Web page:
Consistency with our organizational values of transparency, integrity, humility, passion and the fear of God make that easy.

I make my adherence to these values the first example that others follow.

The less privileged simply lack the privileges of the privileged. - Olubukola Adebiyi Click To Tweet

In your line of work, what are some of the things that you do to begin the year well?

I make sure I personally start my year annually with rededicating my life to God and seeking His direction for the year by fasting and praying for the most of January. We normally have staff prayer meeting on the first work day of the year before commencing with general meetings, reviews of the last year, and other activities.

Our annual training happens in that first week as work plans are completed by each department, in line with the organization’s yearly budget. Most implementation commences skeletally in January while the majority kicks off in February.

How do you ensure that all your departments are working in line with the goals that you set forth as an organization?

The organization is well structured. We have an organogram headed by a six-member Board of Directors that meet regularly.

The office is also run by a management team comprising of all departmental heads who ensure that all members of staff are working in line with organizational goals and objectives.

What word of advice would you have for a young woman wanting to do what you do?

Have a clear vision of your passion. Be completely focused and committed to it against all odds.

Start small, be transparent and always give feedback to your partners. Encourage your helpers and supporters. Above all, walk closely with God.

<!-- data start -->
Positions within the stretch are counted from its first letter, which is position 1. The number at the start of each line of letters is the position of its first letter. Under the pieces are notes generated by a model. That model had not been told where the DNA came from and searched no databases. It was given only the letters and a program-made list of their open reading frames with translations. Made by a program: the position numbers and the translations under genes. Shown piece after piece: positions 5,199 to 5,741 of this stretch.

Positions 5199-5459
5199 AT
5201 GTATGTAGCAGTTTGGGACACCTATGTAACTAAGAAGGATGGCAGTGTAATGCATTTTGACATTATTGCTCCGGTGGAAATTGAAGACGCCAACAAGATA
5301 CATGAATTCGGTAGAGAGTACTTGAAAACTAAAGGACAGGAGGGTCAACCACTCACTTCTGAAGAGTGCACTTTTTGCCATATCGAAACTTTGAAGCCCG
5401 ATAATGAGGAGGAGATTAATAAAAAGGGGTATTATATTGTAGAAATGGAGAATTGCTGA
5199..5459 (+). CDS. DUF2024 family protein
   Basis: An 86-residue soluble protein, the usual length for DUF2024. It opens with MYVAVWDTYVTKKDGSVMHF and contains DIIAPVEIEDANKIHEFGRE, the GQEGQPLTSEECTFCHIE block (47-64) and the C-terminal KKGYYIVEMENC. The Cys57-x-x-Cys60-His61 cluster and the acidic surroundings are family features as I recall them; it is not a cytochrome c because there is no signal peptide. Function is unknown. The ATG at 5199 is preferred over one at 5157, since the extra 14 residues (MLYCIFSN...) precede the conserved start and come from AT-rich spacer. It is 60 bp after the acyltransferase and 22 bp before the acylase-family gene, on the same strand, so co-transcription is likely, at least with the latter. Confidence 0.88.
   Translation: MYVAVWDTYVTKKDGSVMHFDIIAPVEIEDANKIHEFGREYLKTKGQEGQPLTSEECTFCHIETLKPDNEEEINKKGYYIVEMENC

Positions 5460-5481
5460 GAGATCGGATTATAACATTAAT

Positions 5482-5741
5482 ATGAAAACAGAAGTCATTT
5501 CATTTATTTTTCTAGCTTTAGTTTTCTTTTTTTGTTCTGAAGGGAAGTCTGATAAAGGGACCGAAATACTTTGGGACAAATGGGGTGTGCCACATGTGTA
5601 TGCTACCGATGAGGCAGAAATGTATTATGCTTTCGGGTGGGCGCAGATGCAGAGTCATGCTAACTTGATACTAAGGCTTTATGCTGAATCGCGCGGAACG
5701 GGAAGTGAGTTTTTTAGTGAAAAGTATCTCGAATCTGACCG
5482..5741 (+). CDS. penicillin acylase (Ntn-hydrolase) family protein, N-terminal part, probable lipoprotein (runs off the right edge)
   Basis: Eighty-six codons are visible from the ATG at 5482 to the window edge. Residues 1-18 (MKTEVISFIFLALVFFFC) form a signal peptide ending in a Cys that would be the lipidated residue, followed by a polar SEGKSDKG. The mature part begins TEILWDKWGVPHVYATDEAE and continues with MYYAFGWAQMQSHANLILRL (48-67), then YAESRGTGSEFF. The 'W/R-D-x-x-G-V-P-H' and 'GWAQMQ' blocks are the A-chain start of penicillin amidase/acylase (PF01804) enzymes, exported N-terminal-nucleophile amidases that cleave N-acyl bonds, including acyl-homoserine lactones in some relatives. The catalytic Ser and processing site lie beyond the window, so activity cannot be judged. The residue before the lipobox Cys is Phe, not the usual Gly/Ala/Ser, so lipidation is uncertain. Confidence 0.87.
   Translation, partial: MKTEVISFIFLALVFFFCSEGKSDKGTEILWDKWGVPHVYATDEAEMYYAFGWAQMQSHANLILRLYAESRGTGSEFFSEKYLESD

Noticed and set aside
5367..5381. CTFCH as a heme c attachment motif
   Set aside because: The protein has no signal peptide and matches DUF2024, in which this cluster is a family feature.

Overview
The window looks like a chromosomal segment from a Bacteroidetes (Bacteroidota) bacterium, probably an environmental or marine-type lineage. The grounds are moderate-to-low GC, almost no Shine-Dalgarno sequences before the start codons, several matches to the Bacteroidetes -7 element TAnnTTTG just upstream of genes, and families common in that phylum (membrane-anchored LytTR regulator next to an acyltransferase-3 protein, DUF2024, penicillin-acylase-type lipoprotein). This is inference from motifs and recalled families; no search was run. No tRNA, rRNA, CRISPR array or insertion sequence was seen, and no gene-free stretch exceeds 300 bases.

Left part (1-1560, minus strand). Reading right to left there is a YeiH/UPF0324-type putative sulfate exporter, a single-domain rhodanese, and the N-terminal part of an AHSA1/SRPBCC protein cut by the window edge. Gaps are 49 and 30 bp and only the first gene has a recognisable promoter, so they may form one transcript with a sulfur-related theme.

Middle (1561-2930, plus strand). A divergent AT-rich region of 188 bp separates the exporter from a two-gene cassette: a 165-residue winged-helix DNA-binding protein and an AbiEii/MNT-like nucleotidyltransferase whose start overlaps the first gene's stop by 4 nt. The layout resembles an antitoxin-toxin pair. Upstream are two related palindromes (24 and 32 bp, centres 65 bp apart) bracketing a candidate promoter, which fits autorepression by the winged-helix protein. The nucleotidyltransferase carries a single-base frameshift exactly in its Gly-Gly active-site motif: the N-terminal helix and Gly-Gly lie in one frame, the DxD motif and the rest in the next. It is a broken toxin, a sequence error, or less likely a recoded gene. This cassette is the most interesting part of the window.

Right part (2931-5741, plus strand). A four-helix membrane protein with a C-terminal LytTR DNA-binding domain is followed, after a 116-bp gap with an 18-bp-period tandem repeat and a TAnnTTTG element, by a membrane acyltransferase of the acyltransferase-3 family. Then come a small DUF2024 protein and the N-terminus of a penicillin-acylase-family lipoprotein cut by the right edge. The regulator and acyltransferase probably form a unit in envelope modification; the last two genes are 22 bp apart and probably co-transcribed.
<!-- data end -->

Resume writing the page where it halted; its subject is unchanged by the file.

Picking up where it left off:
Start small, be transparent and always give feedback to your partners - Olubukola Adebiyi Click To Tweet

Medical outreach in pedro community fresh foundation project class session

What is the best part about being a boss lady and owning that power of freedom?

It teaches you humility and fear of God. You can’t afford to abuse power because it’s a privilege.

How do you maintain a healthy work-life balance?

I spend the bulk of my work life serving humanity so I make sure all my spare time is spent with my husband and children. Also, I enjoy being at home with my loved ones. I am blessed with the support of my husband.

How do you de-stress and/or unwind from a long day of work?

I watch TV, cook, dance to gospel songs and enjoy my time with lovely kids. I go out once in a while.

Here is how you can support and learn more about the work of Jakin NGO.

If you’d like to share your story with She Leads Africa, let us know more about you and your story here

About Eleanor Khonje

A PhD candidate, development consultant, writer, and public speaker, Eleanor is committed to using her voice, and inspiring others to use theirs, in creating a world that is unduly just. As a committed feminist, critical thinker, and pan-Africanist at heart, Eleanor engages with her academic and creative work using these approaches. Beyond fulfilling her work responsibilities, and working on her dissertation, Eleanor enjoys daydreaming, writing to do lists on sticky notes, and skittishly studying French. She spends most of her spare time catching up on some leisure and academic reading, watching garbage TV shows, reflecting on running, reading a plethora off beat blogs, sewing, attempting to paint, and blogging.